2043 GMT: As results of exit polls flashed up on TV in the Likud centre, reports AFP’s Stephen Weisman, a group of young Likud activists pounded on drums and danced, chanting “come on Bibi!” (haideh Bibi) — referring to Netanyahu — despite what on the face of it would seem to be a disappointing showing.
2039 GMT: With 18 or 19 Knesset seats, Yair Lapid, political newcomer and head of the centrist Yesh Atid party, could be in line either to be opposition leader or to take on a major cabinet post.
The rise of Yesh Atid to become the second-biggest party has surprised pundits, who had said that the hard-right Naftali Bennett, of Jewish Home, would be this election’s star.
2037 GMT: Netanyahu pledges to create a coalition “as broad as possible”.
“I wish to thank millions of Israelis who realised their democratic right today,” he says on his Facebook page.
“Based on the results in the exit polls, it’s clear the citizens of Israel determined they want me to continue as prime minister, and that I form a government as wide as possible,” he writes.
2030 GMT: NETANYAHU THANKS ISRAELIS FOR ‘REELECTING’ HIM
2024 GMT: More about Yesh Atid: set up just last year, this party has a liberal economic outlook with a focus on supporting the middle class.
It wants to see the ultra-Orthodox share the burden of military service: until recently they could avoid it by enrolling in religious seminaries.
The party supports resuming talks with the Palestinians.
It looks as if Aluf Benn, editor of the left-leaning newspaper Haaretz, was right when he tweeted earlier: “Bibi failed to realize that (Yair) Lapid (head of Yesh Atid) is his main rival, and not Bennett. Lapid campaigned under everybody’s radar.”
2020 GMT: Israeli journalists on Twitter are saying that last exit poll leaves the rightwing-religious bloc with 61 seats in the 120-seat Knesset: a slim majority.
2017 GMT: Channel 2’s exit poll is slightly different. Here it is (see below for explanations of what the parties represent):
Likud gets 31 seats, Yesh Atid 19, Labor 17, Jewish Home 12, Shas 11, Tzipi Livni’s party 7, and Meretz 7.
2009 GMT: The success of Yesh Atid looks like the surprise here! The rest of that exit poll now:
Shas, an ultra-Orthodox Sephardi party, gets 13; hard-right Jewish Home, headed by Naftali Bennett, gets 12; Hatnuah, headed by ex-foreign minister Tzipi Livni, gets 6; left-wing Meretz gets 6; United Torah Judaism, an ultra-Orthodox Ashkenazi party, gets 6.
Hadash, an Arab-Jewish socialist alliance, gets 5; Arab nationalist party Ram Tal gets 4; and secular Arab party Balad gets two.
2007 GMT: An exit poll by Israel’s Channel 10 gives the parties seats as follows: The ruling Likud party gets 31 — on the lower end of its expectations — while Yesh Atid, the centrist party set up in 2012, gets 18 and centre-left Labour gets 17.
2001 GMT: ISRAEL’S NETANYAHU LEADS BUT WEAKENED BY CENTRISTS: TV EXIT POLLS
1958 GMT: “That sound you hear? Journalists rewriting Israel elections stories, polishing their profiles of Yesh Atid and Yair Lapid,” tweets our reporter Sara Hussein (@sarahussein)…
1953 GMT: Less than ten minutes now until polls close. We’re expecting to receive the first exit poll results soon after that.
1942 GMT: Dov Lipman, who is number 17 on the candidate list for the centrist Yesh Atid, is red with excitement as he speaks to our reporter Philippe Agret.
“We are not jumping around everywhere, we are waiting for the results — but it shows the party was built the right way, we did the right thing, people in Israel want to change the priorities,” he says.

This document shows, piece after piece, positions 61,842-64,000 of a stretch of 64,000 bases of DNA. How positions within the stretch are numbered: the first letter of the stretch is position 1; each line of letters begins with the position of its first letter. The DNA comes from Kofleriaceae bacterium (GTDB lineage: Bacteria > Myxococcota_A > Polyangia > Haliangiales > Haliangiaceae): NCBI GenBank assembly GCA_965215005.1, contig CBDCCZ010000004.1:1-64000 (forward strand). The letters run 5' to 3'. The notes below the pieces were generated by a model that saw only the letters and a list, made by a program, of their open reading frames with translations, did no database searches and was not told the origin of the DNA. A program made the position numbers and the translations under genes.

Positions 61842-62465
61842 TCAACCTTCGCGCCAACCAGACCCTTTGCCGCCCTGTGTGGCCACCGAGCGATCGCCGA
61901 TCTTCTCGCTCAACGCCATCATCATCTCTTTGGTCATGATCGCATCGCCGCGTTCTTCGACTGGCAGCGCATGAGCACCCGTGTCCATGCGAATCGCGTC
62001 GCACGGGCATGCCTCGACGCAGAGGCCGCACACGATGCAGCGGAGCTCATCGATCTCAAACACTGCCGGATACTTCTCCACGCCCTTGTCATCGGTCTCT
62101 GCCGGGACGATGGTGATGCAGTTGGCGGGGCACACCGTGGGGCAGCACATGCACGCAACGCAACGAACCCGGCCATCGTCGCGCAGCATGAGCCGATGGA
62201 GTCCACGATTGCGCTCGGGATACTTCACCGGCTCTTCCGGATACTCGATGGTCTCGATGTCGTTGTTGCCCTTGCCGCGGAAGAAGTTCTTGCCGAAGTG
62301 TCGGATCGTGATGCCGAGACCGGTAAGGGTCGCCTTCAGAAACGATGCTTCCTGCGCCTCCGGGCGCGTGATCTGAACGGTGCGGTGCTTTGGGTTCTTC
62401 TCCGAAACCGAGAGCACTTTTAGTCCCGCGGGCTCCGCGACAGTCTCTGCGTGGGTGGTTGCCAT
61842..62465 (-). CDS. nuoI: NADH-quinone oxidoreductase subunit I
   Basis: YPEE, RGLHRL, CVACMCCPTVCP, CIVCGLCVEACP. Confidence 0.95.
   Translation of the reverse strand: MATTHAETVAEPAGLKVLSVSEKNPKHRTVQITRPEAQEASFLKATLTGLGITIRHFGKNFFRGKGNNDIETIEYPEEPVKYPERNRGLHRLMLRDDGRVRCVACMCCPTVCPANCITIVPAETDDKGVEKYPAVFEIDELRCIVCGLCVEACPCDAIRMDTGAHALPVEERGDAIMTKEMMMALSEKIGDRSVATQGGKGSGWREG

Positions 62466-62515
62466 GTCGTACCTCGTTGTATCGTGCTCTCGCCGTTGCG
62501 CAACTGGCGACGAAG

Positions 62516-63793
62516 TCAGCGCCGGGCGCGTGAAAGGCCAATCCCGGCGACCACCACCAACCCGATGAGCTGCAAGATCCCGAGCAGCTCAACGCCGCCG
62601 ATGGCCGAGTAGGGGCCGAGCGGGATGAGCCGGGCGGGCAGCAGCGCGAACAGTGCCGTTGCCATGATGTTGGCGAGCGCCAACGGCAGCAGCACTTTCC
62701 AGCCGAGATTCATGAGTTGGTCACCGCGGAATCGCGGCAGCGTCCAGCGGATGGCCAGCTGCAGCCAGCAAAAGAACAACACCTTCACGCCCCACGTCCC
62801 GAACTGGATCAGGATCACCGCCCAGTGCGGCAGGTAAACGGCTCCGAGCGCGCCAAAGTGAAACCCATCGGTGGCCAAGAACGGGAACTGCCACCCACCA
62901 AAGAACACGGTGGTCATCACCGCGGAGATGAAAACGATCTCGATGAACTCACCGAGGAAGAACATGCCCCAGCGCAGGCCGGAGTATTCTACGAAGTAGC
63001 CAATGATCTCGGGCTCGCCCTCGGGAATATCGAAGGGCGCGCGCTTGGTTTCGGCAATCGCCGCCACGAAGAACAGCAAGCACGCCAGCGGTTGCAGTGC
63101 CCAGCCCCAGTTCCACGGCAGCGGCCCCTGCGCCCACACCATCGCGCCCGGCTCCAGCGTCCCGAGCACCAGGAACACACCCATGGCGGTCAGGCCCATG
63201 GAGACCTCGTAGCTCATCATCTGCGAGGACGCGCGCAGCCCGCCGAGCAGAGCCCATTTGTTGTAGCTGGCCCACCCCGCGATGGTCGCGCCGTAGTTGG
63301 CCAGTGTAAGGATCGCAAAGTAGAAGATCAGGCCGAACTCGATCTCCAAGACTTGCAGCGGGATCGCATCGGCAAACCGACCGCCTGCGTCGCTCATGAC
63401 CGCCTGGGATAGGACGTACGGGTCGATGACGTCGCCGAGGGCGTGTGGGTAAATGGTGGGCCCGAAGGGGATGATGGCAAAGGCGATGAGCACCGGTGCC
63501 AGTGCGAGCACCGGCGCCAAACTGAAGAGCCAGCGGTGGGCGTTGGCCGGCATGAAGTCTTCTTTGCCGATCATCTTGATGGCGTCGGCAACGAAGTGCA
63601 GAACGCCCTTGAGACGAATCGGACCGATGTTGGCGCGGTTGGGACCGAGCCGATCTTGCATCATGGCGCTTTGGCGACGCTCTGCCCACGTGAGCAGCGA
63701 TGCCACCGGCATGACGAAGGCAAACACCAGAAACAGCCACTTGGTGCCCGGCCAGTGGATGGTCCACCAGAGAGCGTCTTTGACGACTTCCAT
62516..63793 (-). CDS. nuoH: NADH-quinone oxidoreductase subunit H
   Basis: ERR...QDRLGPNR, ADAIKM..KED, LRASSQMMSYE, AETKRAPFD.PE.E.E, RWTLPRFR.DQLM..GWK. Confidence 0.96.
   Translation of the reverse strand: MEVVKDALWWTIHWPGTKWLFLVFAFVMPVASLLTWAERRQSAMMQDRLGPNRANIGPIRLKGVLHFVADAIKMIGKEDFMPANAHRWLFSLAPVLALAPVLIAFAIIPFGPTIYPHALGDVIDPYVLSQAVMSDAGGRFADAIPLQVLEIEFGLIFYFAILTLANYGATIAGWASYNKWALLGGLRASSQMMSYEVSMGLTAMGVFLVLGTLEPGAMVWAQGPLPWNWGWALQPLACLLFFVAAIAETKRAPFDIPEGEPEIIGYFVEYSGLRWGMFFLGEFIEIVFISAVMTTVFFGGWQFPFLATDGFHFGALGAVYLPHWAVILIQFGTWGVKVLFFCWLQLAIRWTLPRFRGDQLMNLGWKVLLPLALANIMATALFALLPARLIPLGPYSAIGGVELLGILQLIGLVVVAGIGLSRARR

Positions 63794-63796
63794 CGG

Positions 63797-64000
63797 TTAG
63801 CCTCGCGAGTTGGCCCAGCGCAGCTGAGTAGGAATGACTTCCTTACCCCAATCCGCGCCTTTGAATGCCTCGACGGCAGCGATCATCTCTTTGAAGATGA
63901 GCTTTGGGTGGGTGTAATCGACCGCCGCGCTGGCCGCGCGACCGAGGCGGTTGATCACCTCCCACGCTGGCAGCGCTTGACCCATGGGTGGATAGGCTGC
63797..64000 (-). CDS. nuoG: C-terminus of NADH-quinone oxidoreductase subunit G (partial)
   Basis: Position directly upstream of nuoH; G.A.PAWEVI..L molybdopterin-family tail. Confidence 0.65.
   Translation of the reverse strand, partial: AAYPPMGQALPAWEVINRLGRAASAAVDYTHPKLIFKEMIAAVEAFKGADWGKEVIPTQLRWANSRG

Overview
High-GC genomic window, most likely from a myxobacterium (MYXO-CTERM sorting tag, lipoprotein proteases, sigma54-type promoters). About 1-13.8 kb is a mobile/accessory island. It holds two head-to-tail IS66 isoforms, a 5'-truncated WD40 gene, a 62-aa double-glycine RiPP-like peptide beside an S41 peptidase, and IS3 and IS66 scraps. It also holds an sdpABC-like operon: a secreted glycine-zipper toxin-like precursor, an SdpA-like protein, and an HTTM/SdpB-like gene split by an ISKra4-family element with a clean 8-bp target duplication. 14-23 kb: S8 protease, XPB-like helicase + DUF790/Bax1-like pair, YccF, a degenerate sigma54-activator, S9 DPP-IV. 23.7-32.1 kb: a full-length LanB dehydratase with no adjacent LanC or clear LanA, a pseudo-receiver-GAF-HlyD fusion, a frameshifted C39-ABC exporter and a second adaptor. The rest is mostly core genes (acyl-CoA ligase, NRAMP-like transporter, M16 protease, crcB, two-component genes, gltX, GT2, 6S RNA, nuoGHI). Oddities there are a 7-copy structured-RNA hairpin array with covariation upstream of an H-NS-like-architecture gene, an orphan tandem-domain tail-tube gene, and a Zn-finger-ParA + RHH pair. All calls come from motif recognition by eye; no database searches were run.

Lipman, who wears a Jewish yarmulke and a black suit and tie, moved to Israel from the United States eight years ago.
1934 GMT: The US is sticking to advocating a two-state solution with the Palestinians, and doesn’t want to be seen as intervening in the election process.
President Barack Obama’s spokesman Jay Carney notes that Israel has a “vibrant democracy.”
“We have to wait and see the makeup of the next Israeli government and how it approaches long-standing, critical issues,” including relations with the Palestinians, Carney said.
“The United States remains committed, as it has been for a long time, to working with the parties to press forward the goal of a two-state solution. That has not changed, and it will not change.”
The US is a key backer of Israel, and provider of military aid.
1927 GMT: AFP’s Shatha Yaish reports that Arab-Israeli party Balad makes a last-ditch appeal to Arab voters on its Facebook page, amid reports of low turnouts in the sector:
“Sixty minutes separate us from the closing of the ballot boxes,” the party says.
“Everyone’s responsibility is to go out and vote, even at the last moment. The situation needs voters, and it’s a shared responsibility.”
1919 GMT: Israeli radio is reporting that Likud is struggling while Yesh Atid is registering a strong showing.
1914 GMT: In Israel, Google has joined the election party: it has decorated its logo on google.co.il with blue-and-white polling booths and flags (as well as a walking stick and a newspaper).
1900 GMT: Naftali Bennett, the rising star of the right, is the latest to make a last-minute plea to get out the vote.
He writes on Facebook: “According to our information, collected now — Netanyahu is the next prime minister.
“The big question is who is partner no. 2: Naftali Bennett or Shelly Yachimovich/Yair Lapid.” Yachimovich is from the centre-left Labour party, while Yair Lapid runs the centrist Yesh Atid.
“** Go and vote,” Bennett’s Facebook post concludes. “Help Bennett become the central partner in Netanyahu’s next coalition.”
1855 GMT: From AFP’s Steve Weizman, at Likud’s election-night gathering in Tel Aviv:
Veteran Likud supporter Yossi Vaknin, 62, from Jaffa enters the conference hall, a blue-and-white Israeli flag draped across his shoulders, a blue-and-white plastic bowler hat on his head and wearing flashing Elton-John-style specs.
“I’m a Likudnik since childhood,” he tells reporters. “I came to show that we’re happy, we’re going to get 40 seats, with God’s help!”
1853 GMT: Only just over an hour to go until voting ends — we’re expecting the first exit polls not long after that.
1846 GMT: British Foreign Secretary William Hague told his country’s parliament today that chances of a two-state solution for Israel and the Palestinians were dwindling.